When I arrived back on the floor upstairs the phone was ringing. “ICU; this is Sean.”
“Hi Sean, it’s me again,” came the now-familiar voice of the wife. “I have to ask you, were you a blond baby but bald-headed? Did you used to walk around in a sort of circular stroller thing? With a round plastic thing around it that had toys attached to it?”
I thought back to my toddler days. I have an extraordinary memory for such things dating back to even before I could talk. It’s not quite a photographic memory; it’s called an eidetic memory. Images, the place of words in a book, the exact words of a conversation - all rattle around in my head with nowhere to go. I cross-referenced my own memory with the memories of photos I had seen of my own childhood. I clearly remembered my round walker/stroller thing. Some of my siblings had used it too.
“Yes, I did,” I answered. “How did you know?”
“Catholic Charities sent me a picture of Sean after his family had adopted him. I’m trying to find it now; I’m tearing up my house,” she said.
“That’s unbelievable!” I exclaimed.
“I know!” she said, also in disbelief. “I can’t believe I just called to see how John was doing and this happens!”
“Yes!” I replied. “I feel the same way!” I thought back to some of the information I didn’t have in my medical assessment to ask her, trying to seem a little bit professional, though all my emotions and thoughts were long gone. I could have asked about his immunizations, his prescriptions, his family medical history, social habits, anything. Instead I asked, “How tall is John? What’s his height?”
“He’s six foot one,” she answered.
It took a moment before I could say anything. “That’s my height.” I took a deep breath. “Ma’am, tell me your name again.”
(Again, not her real name) “My name is Beth. Beth Green Smith Brown.”
I insisted “Miss Beth, I know it’s four a.m., but would you be able to come down here to the hospital right now? I need to meet you.”
“I’ll be there in a few minutes,” she asserted.
Ten minutes later, the nurse I had informed of my experience told me, “Mr. John’s wife is in the waiting room. Are you nervous?”
“Yes, I’m very nervous,” I confided.
I met Beth. I won't go into a description of her so as to protect her privacy. I guided her to John’s room, holding her hand. It felt... I don’t know how it felt. Once in his room, I stalled. I tried to explain John’s medical condition to her. I stammered and choked. She said to him “It’s me John! And look who’s here! it’s Sean! Sean’s here!” John, with his swollen, bleeding brain, couldn’t comprehend.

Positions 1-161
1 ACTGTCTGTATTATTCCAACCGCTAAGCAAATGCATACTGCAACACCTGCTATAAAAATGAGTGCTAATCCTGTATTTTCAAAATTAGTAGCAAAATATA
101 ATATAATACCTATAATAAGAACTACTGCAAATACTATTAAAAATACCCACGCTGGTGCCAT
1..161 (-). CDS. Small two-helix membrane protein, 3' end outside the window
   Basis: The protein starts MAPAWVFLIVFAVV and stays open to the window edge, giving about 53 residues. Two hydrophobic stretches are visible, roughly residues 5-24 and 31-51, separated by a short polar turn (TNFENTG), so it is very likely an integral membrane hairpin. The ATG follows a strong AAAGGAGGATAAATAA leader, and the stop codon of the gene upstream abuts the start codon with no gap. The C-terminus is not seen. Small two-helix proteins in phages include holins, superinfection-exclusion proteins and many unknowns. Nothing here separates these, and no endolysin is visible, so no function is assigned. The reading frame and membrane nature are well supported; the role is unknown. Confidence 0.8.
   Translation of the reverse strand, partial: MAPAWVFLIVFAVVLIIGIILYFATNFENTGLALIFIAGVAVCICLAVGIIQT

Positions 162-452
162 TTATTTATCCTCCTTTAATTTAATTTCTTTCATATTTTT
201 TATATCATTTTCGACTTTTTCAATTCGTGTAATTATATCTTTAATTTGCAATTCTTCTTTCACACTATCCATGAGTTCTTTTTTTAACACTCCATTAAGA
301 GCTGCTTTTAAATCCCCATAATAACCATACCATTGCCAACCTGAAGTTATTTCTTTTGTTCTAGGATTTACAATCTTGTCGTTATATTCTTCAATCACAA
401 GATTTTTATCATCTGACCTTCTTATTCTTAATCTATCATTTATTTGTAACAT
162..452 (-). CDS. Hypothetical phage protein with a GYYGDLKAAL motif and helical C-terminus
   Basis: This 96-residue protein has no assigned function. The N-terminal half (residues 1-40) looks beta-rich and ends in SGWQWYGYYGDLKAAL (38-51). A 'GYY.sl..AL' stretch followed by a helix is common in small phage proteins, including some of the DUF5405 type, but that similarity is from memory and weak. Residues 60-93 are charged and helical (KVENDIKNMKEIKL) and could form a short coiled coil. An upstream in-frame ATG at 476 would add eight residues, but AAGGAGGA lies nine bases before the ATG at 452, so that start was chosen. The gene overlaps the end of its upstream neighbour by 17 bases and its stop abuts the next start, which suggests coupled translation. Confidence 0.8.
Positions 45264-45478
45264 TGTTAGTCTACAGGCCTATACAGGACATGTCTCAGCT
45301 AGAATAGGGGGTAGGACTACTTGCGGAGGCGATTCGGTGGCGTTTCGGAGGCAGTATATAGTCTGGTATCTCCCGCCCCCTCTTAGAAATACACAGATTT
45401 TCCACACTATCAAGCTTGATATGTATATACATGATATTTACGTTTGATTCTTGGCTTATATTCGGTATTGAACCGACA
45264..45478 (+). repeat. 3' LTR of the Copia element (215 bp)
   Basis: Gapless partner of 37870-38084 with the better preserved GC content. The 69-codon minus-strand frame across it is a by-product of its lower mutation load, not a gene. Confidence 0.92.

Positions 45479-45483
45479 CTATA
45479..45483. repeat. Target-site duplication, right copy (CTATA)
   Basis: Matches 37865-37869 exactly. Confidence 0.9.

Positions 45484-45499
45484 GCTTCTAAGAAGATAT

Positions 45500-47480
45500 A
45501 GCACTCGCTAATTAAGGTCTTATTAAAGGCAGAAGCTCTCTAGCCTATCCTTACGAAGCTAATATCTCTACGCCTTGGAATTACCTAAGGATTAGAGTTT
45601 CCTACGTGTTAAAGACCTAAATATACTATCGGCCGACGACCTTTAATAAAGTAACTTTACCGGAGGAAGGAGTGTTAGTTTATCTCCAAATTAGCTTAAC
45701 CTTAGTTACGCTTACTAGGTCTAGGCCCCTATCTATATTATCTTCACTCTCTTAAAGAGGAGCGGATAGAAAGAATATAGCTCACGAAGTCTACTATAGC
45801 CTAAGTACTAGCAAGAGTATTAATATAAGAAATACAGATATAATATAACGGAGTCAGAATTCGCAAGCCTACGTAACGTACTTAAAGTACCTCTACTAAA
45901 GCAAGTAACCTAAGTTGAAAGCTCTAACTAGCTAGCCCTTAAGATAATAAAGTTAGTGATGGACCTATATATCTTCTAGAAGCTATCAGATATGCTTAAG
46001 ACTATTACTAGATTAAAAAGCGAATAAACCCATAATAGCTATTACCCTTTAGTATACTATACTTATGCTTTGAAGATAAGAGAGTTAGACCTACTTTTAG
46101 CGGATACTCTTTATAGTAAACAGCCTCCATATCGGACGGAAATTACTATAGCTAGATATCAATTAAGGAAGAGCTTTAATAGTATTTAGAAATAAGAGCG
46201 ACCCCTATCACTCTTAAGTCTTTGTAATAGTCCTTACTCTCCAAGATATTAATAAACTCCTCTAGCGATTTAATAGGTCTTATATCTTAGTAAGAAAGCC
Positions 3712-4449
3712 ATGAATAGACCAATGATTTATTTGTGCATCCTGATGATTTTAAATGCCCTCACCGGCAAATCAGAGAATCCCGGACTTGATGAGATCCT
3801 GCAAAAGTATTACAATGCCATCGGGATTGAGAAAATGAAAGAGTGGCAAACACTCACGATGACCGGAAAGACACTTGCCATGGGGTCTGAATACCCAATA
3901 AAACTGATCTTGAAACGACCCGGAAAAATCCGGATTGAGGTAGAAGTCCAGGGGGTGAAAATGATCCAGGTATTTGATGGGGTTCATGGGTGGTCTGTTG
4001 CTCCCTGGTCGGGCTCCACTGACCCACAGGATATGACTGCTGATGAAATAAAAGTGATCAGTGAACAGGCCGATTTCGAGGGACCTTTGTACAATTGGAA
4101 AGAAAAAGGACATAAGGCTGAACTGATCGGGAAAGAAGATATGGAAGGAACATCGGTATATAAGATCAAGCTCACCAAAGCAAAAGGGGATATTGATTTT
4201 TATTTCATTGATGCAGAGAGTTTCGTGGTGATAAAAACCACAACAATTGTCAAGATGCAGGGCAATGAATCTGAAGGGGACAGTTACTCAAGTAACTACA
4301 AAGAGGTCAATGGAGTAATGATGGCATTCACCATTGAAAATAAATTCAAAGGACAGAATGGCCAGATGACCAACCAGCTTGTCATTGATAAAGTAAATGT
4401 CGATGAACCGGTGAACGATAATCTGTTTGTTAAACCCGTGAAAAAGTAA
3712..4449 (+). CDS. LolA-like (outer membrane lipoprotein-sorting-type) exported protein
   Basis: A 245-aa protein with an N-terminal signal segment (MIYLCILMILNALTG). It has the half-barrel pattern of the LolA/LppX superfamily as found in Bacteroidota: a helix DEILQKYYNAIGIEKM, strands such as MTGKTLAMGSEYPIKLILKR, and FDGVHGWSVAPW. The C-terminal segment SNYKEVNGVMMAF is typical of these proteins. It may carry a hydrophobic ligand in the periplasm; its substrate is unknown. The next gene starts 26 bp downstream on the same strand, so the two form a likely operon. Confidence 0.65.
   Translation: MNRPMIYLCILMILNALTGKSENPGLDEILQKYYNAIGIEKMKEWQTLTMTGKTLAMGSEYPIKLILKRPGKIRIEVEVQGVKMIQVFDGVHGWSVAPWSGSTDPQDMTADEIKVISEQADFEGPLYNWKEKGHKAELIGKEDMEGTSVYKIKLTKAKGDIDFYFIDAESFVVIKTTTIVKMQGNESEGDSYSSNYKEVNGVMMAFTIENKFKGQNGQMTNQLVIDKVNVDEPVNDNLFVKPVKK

Finally I decided I had to get down to brass tacks. “Tell me about this birth you gave up for adoption,” I instructed her.
She dug in her purse and pulled out an assortment of photographs. The first one was of a man in his thirties and a woman. His girlfriend or wife, I assumed. “That’s Brendan (not his real name). He’s my son. Or maybe, your... I don’t know, maybe he’s your... stepbrother?” she suggested. “I tore my house apart trying to find the pictures I have of Sean but I couldn’t find them.”
“Well, before we have a family reunion, let’s dig a little deeper. How long have you and John been together? I inquired.
“Since 1964,” she said.
The math fit perfectly. Crap.
“How old were you when you had this baby?”
“Twenty-four. I’m fifty-eight now.”
“And when did you have this baby you gave for adoption?” I pursued.
“1966,” she answered.
I paused. “I was born in 1965.”
She took a deep breath, sadness in her eyes. “Oh. I thought you had told me 1966.”
The math no longer worked.
“When was Brendan born?” I asked.
“He was born in 1971. He’s 38.” she answered.
“And was he your first child?”
“Yes,” she said. “It was my second child I gave up for adoption.” She went on to describe a conversation she had with Brendan in 1977 when he was very young, along the lines of Brendan asking her ‘why so-and-so’s mom can keep their baby, but you can’t.’ She gathered her thoughts. She knew that I had found the truth, that her second baby had indeed been born in 1977, not 1965. I suppose she had altered her story, errantly changing the year to 1966, having mistaken what I had said over the phone, in the hopeful desperation of locating her other son, and in her sad pursuit had altered the year to fit with my own life, though it would have made her pregnant at seven years old at the time of my birth. “I gave him up because I wasn’t going to be a welfare mom!” she asserted with a degree of pride in herself. I silently admired her desire for independence and self-sufficiency, even though her perception of time was somewhat… deluded.
“Do you think they might have lied to you about when you were born?” she asked with a shred of hope.
I pitied her for her husband’s illness and her lifelong desperation to find her lost child. I silently prayed that she would find some peace in her life, or at least that John would adequately recover from his stroke. I said to her, “No. I vividly remember being alive between 1965 and 1977. I’m sorry, but there’s no way I can be that son.”
We had little conversation after that. I was still distracted by the notion that I might have accidentally found my birth parents. After all, there was the incredibly identical story she had told me and there was the uncanny, unsolicited description of a child who sounded just like me. And there were John’s eyes.
I’m still not interested in finding out who my “birth parents” are. I’ll always have only one set of parents. But for the rest of my shift, I took care of John with, well, the kind of attention I’d take care of my Dad with. Good luck, John. And good luck, Beth. I’ll always remember you.
4 years ago